“You can’t afford not to be selling preventive maintenance through your service departments,” said Greg Hayne, who maintains that service and repair work can be the most profitable slice of the roofing market.
Hayne is the owner of Roof Management, a roof consulting company headquartered in Fairfield, Iowa. In 2008, he became intrigued by the exceptional service some roofing contractor service departments were providing to his building owner clients. He decided to find out exactly why these particular companies were so good at performing service work compared to their competitors. After conducting his research, Hayne developed a training program for service departments, and he now he teaches contractors what the best of the best are doing. He also helps roofers grow their service departments in both size and profitability. He shared some insights with the audience at Best of Success in a session titled “How to Sell Preventive Maintenance (and Why You Need To).”
The worst way to sell maintenance is to come up with proposals that cover unnecessary items, said Hayne. Inflated estimates damage your credibility. “The key to preventive maintenance is to sell as little as possible,” he said. “Only do what’s absolutely necessary.”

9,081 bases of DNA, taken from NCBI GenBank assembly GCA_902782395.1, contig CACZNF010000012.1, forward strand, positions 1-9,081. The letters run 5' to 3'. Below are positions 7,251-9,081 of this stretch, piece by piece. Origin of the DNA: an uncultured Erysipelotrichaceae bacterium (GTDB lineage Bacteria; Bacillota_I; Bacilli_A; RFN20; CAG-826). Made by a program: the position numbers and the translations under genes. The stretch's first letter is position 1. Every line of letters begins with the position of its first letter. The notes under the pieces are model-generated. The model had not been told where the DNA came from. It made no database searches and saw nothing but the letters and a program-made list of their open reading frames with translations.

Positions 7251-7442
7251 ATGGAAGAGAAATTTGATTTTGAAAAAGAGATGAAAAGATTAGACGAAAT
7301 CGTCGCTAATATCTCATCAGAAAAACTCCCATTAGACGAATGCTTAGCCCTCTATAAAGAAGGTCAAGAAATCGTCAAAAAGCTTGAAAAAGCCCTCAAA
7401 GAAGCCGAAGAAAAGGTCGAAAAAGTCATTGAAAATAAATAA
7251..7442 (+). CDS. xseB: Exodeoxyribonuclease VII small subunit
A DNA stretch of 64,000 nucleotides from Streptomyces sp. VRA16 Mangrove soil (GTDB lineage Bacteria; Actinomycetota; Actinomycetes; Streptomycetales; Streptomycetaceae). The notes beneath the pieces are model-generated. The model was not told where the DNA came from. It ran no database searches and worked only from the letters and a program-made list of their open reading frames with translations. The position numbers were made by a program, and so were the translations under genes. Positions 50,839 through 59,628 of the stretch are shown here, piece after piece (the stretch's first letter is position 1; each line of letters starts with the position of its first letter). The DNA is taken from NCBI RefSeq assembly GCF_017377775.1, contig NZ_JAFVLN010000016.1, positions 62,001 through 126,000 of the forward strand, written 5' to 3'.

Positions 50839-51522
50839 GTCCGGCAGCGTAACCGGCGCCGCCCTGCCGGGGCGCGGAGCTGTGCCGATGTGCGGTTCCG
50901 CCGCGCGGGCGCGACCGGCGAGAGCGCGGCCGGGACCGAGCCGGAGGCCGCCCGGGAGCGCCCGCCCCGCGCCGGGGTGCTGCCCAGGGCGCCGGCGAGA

When approaching building owners, the key is to remember the 8 Percent Rule. According to Hayne, the capitalization rate on commercial real estate is traditionally about 8 percent. “That is their desired rate of return,” said Hayne. “Therefore, once the roof begins to reach the end of its life, if we can go up there and spend not to exceed 8 percent of the cost of a new roof on preventive repairs and by making those repairs keep the roof reasonably watertight, then we should do that forever and never replace the roof. It is only when we can’t do it that we should replace the roof, and then we should do it immediately.”
The 8 Percent Rule basically defines the budget, noted Hayne, who ran through specific case studies and detialed the cost savings for the owner. He explained that there might be times when owners must spend more than 8 percent in a given year — such as in years with a re-roofing project — but they should be good for several years after that.
Hayne recommends reminding building owners that roof maintenance expenses can be written off the year they occur, while re-roofing is considered a capital expense and the investment made in a new roof must be depreciated over time. “Therefore, strictly from a tax/financial perspective, roof maintenance is more desirable than re-roofing,” he said.